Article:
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dc.contributor.authorWasylycia-Leis, Joseph
dc.date.accessioned2016-02-23 14:10:25 (GMT)
dc.date.available2016-02-23 14:10:25 (GMT)
dc.date.issued2016-02-23
dc.date.submitted2016-02-18
dc.identifier.urihttp://hdl.handle.net/10012/10280
dc.description.abstractSustainable relocalization aims to increase resilience and wellbeing in local communities as a response to interrelated social-ecological threats emerging on a global-scale. This grassroots social and environmental movement requires place-based identity, local social capital, post-consumer values, skills and knowledge for community self-reliance, participation in local alternative economic activities, and ultimately the transformation of culture and human behavior. Previous research indicates that festivals can influence sense of place and shared identity, political consciousness and cultural values, and local economic development. This thesis fills a gap in the literature by investigating the ability of community-based music festivals to support grassroots relocalization. While most research concerning festivals and sustainability falls within liberal environmental discourses, this thesis operates from a radical standpoint. It responds to an emerging trend among some types of arts festivals and agricultural celebrations that appear to be reflecting a vision of a post-consumer, post-industrial society. Looking specifically at community-based festivals in southern Manitoba, this research examines how such events can foster eco-localist values and shared identity as well as support knowledge, practices and economic innovations associated with local resilience. Both of these case studies, the Winnipeg Folk Festival and the Harvest Moon Festival, appear capable of fostering shared identity among communities of place and practice, social networks and capital, skills and knowledge, and cultural values. As liminal spaces, these festivals offer opportunities for participants to strengthen social bonds and experience communal forms of living while the event communities may enable public education and social movement action. Opportunities and limitations for contributing to relocalization depend largely on a festival’s size, design, organizational mission, and involvement of community stakeholders. This research confirms much of what is known regarding the community-building capacities of festivals while considering how these benefits relate to radical shifts toward local sustainability. Strategic research approaches are needed to further assess the lasting impacts of community festivals on local economies, cultures, and human behaviour with respect to relocalization.en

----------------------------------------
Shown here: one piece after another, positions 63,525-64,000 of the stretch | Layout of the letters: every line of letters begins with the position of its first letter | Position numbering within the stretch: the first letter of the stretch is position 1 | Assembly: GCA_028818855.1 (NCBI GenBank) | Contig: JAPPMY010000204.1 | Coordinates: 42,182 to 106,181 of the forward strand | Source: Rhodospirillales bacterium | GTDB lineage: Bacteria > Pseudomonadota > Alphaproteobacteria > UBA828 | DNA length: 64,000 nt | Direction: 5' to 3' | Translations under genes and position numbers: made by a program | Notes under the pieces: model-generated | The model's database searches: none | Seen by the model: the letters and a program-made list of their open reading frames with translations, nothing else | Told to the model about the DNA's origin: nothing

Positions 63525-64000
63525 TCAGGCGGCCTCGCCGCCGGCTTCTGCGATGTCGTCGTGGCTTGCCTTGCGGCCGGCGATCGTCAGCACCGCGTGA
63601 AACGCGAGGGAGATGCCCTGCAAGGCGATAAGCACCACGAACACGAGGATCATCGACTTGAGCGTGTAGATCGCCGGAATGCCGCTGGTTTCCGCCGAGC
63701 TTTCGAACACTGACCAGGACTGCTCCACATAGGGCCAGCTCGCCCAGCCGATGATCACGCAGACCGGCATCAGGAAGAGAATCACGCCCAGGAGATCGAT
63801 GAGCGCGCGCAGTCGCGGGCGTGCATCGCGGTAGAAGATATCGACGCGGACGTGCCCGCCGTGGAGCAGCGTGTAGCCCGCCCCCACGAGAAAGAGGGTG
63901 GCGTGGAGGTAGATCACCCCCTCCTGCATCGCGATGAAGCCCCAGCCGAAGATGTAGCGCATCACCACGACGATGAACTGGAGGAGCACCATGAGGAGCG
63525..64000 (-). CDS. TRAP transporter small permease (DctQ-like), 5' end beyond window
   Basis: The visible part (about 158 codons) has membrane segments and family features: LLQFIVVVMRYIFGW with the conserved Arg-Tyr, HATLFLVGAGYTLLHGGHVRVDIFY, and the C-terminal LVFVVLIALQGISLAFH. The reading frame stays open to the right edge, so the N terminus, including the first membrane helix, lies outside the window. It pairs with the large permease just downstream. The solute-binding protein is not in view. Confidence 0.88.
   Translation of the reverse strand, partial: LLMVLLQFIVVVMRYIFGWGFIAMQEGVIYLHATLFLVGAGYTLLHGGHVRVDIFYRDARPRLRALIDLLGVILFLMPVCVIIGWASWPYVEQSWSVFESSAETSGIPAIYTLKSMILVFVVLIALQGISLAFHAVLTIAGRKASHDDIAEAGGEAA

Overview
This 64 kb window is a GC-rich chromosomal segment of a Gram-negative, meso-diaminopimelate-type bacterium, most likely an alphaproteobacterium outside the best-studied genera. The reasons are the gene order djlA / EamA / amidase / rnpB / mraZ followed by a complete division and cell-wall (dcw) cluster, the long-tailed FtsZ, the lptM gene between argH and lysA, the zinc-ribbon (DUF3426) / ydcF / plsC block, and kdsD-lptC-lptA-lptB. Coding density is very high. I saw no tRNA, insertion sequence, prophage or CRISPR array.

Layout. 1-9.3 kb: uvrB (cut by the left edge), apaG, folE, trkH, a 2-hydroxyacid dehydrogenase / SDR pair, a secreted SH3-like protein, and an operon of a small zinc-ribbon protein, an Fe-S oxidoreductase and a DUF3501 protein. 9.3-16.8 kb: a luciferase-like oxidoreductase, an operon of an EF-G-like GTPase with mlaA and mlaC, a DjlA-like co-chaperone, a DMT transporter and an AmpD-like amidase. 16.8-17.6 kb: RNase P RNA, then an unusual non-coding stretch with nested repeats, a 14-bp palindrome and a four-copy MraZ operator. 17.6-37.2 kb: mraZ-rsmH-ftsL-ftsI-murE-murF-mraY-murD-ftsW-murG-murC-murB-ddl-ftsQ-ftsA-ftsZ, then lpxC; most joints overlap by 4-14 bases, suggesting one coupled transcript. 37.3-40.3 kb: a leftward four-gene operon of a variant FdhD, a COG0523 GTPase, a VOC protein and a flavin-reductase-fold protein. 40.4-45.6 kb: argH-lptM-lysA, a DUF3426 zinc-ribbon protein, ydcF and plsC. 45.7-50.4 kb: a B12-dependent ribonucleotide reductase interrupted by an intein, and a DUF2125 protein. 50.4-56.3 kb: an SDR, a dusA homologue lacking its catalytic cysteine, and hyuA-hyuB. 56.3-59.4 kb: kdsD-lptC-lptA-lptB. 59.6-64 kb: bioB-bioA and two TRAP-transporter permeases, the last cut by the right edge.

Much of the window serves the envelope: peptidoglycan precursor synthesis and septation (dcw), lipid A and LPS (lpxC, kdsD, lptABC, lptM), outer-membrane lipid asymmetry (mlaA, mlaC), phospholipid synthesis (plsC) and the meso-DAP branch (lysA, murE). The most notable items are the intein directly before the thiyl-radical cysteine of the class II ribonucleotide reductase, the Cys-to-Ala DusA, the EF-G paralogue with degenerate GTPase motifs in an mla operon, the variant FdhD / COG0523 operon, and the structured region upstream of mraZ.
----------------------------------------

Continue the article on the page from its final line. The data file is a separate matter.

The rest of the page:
dc.language.isoenen
dc.publisherUniversity of Waterlooen
dc.subjectrelocalizationen
dc.subjectsustainable degrowthen
dc.subjectfestivalsen
dc.subjectsustainable local economic developmenten
dc.subjectsocial changeen
dc.titleCelebrating Community: Local Music Festivals and Sustainable Relocalization in Southern Manitobaen
dc.typeMaster Thesisen
dc.pendingfalse
uws-etd.degree.departmentSchool of Environment, Resources and Sustainabilityen
uws-etd.degree.disciplineEnvironment, Resources and Sustainability Studies (Social and Ecological Sustainability)en
uws-etd.degree.grantorUniversity of Waterlooen
uws-etd.degreeMaster of Environmental Studiesen
uws.contributor.advisorMcAllister, Mary Louise
uws.contributor.affiliation1Faculty of Environmenten
uws.published.cityWaterlooen
uws.published.countryCanadaen
uws.published.provinceOntarioen
uws.typeOfResourceTexten
uws.peerReviewStatusUnrevieweden
uws.scholarLevelGraduateen


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